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“Business Engagement” is theme of Friday workshop hosted by UT’s Spark Innovation Center

By Tom Ballard, Chief Alliance Officer, PYA

Friday’s “Business Engagement” workshop hosted by the University of Tennessee’s (UT) Spark Innovation Center featured a smorgasbord of solid content for the 40 or so individuals, many local entrepreneurs, who attended the four-hour session either in-person or remotely.

Speakers included UT President Randy Boyd, who shared his very successful entrepreneurial journey with a company that he recently sold, and PYA President and Chief Executive Officer Marty Brown, who talked about how strategic partnerships have helped grow the Knoxville-headquartered, national professional services firm.

The event was moderated by John Bruck (pictured right), Director of the Spark Innovation Center, who is known throughout the region as an active and valuable mentor to many start-ups. Other speakers included: (1) Chris Trump with the law firm of Egerton, McAfee, Armistead and Davis; (2) Gary Rawlings, a Consultant, Mentor and Advisor to start-ups including those at the “Innovation Crossroads” program operated by Oak Ridge National Laboratory; and (3) Jean-Louis Stasi, Senior Vice President at Schneider Electric and overseers of the company’s “at the Edge” program that invests in new ideas, emerging technologies and business models that both challenge and complement Schneider Electric’s activities. He joined virtually from Boston.

“Strategic partnerships have been invaluable to our growth,” Brown told the attendees. Today, PYA, the power behind teknovation.biz, is ranked consistently by Modern Healthcare among the Top 20 healthcare consulting firms in the U.S. and one of the Top 100 largest accounting firms in the U.S. by INSIDE Public Accounting.

To set the stage for his remarks, Brown defined strategic partnerships as something that is “accomplished when two, or more, unique separately governed entities align, collaborate, cooperate, jointly venture, or otherwise combine efforts towards a common goal or purpose, usually in a mutually beneficial way.”

Noting that PYA “punches above our weight” and the brand is better known in many markets outside of Knoxville than it is locally, Brown (pictured left) said it is because of strategic partnerships that the firm has developed. They include organizations like the American Health Law Association, where PYA is the national sponsor of its educational activities, and Physicians Insurance of Seattle that is sharing PYA’s thought leadership content with its thousands of members.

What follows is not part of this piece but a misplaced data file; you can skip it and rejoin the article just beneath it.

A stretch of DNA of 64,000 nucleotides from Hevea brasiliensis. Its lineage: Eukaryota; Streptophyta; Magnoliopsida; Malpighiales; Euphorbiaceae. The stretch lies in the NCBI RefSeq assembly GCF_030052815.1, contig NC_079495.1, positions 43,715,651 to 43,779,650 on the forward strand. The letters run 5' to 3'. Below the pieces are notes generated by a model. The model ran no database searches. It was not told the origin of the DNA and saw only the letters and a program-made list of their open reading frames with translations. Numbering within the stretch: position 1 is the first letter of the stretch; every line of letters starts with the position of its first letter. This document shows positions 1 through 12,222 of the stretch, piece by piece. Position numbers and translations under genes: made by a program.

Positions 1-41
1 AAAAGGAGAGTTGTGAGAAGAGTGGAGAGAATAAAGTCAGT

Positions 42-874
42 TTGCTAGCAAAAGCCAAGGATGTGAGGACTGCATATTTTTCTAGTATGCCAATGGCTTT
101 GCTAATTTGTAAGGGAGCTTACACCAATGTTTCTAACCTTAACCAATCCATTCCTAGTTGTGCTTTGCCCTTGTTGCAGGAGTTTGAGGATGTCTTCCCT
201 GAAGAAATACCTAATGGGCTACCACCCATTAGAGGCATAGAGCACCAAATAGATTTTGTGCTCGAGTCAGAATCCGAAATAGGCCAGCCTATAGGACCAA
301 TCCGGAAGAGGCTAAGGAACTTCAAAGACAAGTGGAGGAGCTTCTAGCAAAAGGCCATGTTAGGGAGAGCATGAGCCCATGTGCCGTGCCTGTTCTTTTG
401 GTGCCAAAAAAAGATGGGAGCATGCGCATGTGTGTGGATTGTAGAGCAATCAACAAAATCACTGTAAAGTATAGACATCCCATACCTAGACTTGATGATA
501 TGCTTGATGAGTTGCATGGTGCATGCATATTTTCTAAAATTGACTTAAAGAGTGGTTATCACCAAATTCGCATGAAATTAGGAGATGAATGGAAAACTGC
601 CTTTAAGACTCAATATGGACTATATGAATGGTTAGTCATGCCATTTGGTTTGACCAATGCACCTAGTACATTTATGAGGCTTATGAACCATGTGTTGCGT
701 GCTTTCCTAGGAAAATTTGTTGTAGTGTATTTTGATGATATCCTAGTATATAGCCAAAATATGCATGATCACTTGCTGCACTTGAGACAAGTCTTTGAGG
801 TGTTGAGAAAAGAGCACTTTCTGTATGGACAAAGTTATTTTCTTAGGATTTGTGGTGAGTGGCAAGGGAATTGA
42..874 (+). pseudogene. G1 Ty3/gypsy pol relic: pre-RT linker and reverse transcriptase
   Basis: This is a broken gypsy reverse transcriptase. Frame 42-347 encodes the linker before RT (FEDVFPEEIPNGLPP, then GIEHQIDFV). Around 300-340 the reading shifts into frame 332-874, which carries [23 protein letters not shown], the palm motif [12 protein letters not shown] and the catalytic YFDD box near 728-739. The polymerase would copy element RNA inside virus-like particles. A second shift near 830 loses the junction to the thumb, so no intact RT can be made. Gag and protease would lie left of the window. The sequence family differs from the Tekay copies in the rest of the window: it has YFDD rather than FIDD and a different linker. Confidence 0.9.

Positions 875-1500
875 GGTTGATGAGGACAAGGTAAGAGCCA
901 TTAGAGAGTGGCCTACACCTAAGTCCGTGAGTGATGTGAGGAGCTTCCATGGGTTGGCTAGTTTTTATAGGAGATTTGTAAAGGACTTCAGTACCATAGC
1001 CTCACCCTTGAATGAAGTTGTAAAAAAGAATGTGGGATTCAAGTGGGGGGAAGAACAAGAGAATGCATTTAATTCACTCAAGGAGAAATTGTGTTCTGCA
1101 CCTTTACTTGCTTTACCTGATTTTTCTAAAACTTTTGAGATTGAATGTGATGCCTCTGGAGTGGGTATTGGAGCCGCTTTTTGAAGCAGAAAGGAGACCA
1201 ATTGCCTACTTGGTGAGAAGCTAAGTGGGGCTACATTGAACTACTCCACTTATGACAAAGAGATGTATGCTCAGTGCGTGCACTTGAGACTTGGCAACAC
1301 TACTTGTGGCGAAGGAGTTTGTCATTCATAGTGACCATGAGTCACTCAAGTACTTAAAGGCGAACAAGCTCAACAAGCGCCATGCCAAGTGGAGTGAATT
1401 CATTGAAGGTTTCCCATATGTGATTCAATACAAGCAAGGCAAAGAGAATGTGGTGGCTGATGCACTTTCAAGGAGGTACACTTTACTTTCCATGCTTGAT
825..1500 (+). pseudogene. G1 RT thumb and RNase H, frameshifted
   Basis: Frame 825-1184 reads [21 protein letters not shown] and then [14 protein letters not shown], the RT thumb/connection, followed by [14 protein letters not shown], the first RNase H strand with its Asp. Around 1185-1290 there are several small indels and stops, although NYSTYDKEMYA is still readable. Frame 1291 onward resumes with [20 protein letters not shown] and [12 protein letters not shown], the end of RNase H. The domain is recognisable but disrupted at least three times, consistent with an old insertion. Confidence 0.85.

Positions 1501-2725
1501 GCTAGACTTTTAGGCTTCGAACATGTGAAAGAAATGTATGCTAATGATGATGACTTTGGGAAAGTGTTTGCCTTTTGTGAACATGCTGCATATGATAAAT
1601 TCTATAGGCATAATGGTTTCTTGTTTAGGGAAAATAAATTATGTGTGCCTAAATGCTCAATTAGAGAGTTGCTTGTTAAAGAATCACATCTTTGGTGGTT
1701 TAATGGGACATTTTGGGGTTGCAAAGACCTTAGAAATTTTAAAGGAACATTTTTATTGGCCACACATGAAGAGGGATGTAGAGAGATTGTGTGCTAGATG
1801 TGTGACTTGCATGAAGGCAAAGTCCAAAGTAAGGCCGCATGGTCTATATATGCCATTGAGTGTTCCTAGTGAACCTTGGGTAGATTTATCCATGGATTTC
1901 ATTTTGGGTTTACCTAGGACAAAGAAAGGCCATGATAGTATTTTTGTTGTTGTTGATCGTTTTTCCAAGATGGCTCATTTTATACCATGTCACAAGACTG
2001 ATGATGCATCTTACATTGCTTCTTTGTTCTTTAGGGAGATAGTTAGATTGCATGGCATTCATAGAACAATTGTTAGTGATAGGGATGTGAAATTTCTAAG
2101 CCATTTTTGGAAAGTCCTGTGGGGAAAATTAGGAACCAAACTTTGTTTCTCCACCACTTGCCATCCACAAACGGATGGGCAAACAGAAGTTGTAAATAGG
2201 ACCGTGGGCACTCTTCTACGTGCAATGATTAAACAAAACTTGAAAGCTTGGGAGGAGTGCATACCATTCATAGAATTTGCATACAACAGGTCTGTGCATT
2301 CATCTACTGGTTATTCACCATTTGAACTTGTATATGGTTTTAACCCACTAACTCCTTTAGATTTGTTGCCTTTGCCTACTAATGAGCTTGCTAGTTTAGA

“You are looking for difference makers (because) sometimes you cannot do it on your own,” he explained. “Strategic partners are a means to an end,” allowing companies to compete through new distribution channels or partners.

He also cited local partnerships, starting with the Spark Innovation Center, “Innovation Crossroads,” and the UT, Knoxville Haslam College of Business which is a key recruiting source for talent for PYA.

While Brown is clearly a fan of strategic partnerships, he also advised caution in making such decisions. “You need to make sure your strategic partner is a good fit,” he told the attendees, adding, “Make sure your strategic partner is respected, and they respect you.” Brown also noted the importance of avoiding what he termed “brand blemish” and negotiating terms that protect your brand if you need to terminate the partnership at a later date.

“It is not a strategic partnership until it is mutually aligned and mutually beneficial,” he explained.

Brown also highlighted PYA’s emphasis on the word HELP as a driving philosophy for being engaged with organizations like Spark and “Innovation Crossroads” and the start-ups that are involved in the two initiatives.

During his presentation right after lunch, Boyd (pictured left listening to a question) talked about his own experience including his first start-up that went nowhere. “It’s good to get a failure out early,” he said. Another “Boyd truism” was something that is frequently hammered into new entrepreneurs such as the I-Corps South program that culminates on Friday.

“If you listen to your customers long enough, they’ll tell you what you really need to hear,” Boyd advised. He also emphasized for other points: (1) have an inspiring mission which he described as something that “lives between the probable and impossible”; (2) have a strategy to get there; (3) surround yourself with great people . . . “hire smart and hard”; and (4) have a set of values and an acronym that captures them in no more than seven letters.

To illustrate the final point, Boyd cited the “Be One UT” acronym that describe the UT System values.

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